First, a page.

Purpose: To evaluate the accuracy of ultrasonography (US) in the detection of Crohn disease in adults by systematically reviewing both cohort studies (those including patients whose clinical characteristics were consistent with those caused by an inflammatory bowel disease) and case-control studies (those in which patients with Crohn disease were compared with patients with other bowel diseases or healthy control subjects).
Materials and methods: The MEDLINE, EMBASE, and Cochrane Library databases were used to retrieve all the cross-sectional studies that assessed the diagnostic accuracy of US against that of one of several predefined reference standards (ie, radiologic, endoscopic, or histologic findings). The studies that fulfilled the inclusion criteria were identified, and their methodological quality was evaluated. Of the 2860 primary studies identified, two case-control and five cohort series fulfilled the inclusion criteria. Statistical analysis was performed by using the summary receiver operating characteristic (SROC) model.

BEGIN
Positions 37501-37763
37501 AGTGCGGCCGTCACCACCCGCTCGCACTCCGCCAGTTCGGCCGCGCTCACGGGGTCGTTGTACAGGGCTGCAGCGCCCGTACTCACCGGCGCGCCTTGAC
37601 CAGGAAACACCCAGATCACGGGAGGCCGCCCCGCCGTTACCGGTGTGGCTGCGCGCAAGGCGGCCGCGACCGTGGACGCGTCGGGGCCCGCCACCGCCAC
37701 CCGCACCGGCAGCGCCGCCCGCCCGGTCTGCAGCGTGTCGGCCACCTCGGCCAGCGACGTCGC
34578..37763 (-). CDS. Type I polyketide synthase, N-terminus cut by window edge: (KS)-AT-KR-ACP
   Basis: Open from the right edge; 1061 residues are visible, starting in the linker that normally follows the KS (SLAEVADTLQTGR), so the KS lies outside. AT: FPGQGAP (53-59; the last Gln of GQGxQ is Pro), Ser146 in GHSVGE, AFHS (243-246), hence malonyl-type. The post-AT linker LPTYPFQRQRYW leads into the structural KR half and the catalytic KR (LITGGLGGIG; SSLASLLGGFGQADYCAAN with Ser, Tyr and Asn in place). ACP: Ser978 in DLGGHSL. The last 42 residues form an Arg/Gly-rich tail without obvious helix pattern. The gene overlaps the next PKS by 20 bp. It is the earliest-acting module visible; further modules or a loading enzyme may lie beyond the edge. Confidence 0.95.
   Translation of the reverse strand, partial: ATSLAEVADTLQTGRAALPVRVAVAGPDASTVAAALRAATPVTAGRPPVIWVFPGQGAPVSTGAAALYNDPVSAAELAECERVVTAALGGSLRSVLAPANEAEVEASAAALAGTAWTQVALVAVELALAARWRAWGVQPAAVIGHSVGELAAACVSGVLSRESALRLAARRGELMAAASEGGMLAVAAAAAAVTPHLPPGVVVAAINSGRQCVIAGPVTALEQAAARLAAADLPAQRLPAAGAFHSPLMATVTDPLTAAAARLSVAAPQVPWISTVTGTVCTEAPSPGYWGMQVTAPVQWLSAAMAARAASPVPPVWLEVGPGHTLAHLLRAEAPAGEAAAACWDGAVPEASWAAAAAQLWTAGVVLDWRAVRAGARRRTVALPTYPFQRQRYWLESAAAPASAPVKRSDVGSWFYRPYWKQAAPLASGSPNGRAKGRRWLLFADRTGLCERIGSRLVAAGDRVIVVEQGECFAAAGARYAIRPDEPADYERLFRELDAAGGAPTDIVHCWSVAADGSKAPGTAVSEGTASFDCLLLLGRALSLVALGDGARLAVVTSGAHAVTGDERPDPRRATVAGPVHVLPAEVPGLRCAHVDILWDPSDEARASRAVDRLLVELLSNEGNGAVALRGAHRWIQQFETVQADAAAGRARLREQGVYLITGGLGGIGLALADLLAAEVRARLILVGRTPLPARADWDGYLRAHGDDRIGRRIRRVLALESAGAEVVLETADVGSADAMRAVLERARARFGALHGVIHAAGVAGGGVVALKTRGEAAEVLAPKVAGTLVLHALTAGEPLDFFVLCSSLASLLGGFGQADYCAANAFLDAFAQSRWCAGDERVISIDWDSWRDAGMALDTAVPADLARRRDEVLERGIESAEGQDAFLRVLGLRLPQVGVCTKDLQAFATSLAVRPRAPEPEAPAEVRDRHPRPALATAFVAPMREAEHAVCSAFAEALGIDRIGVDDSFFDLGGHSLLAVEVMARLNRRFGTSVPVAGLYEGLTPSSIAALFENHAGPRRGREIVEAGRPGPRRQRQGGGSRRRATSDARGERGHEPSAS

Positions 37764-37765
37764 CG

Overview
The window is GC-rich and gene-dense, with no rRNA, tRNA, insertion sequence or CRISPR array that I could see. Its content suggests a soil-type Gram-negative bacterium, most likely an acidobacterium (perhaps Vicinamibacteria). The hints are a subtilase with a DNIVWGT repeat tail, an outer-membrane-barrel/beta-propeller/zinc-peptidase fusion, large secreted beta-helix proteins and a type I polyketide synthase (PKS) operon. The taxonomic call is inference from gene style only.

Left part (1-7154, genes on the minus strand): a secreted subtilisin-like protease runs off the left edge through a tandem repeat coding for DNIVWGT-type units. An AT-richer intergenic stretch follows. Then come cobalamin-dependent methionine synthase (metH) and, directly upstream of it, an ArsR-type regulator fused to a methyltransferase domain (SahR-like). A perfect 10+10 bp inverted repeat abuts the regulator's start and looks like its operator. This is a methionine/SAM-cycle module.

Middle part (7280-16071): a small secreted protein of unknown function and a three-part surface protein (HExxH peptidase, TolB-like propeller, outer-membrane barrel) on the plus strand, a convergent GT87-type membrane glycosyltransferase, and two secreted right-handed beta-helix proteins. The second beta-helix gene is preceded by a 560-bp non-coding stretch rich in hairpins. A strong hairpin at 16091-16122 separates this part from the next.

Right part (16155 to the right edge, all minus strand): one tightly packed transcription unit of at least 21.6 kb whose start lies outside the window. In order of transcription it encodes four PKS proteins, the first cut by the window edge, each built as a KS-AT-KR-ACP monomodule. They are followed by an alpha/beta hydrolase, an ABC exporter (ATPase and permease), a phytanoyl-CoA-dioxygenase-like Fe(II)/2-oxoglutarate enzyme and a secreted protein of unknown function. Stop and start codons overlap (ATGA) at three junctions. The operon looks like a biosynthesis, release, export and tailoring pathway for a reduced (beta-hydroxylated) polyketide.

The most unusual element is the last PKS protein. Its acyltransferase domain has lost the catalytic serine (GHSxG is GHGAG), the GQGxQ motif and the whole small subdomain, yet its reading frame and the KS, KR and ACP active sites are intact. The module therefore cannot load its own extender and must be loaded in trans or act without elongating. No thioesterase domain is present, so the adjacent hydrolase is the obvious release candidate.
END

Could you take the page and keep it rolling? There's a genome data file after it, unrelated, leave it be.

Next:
Results: The ranges of US sensitivity and specificity for the diagnosis of Crohn disease reported for the included series were 75%-94% and 67%-100%, respectively; the heterogeneity of these values prevented the calculation of a cumulative value. The SROC curve revealed a clear cutoff effect that depended on the chosen bowel wall thickness threshold. Sensitivity and specificity of 88% and 93%, respectively, were achieved when a bowel wall thickness threshold greater than 3 mm was used, and sensitivity and specificity of 75% and 97%, respectively, were achieved when a threshold greater than 4 mm was used.
Conclusion: US examination seems appropriate for confirming or excluding Crohn disease as a diagnosis in a clinical context characterized by a pretest probability of Crohn disease that ranges from 12% to about 60%. In particular, for Crohn disease limited to the ileum, US may represent a valid alternative to the small-bowel series, while for colonic involvement US may be useful in ruling out the diagnosis.
Copyright RSNA, 2005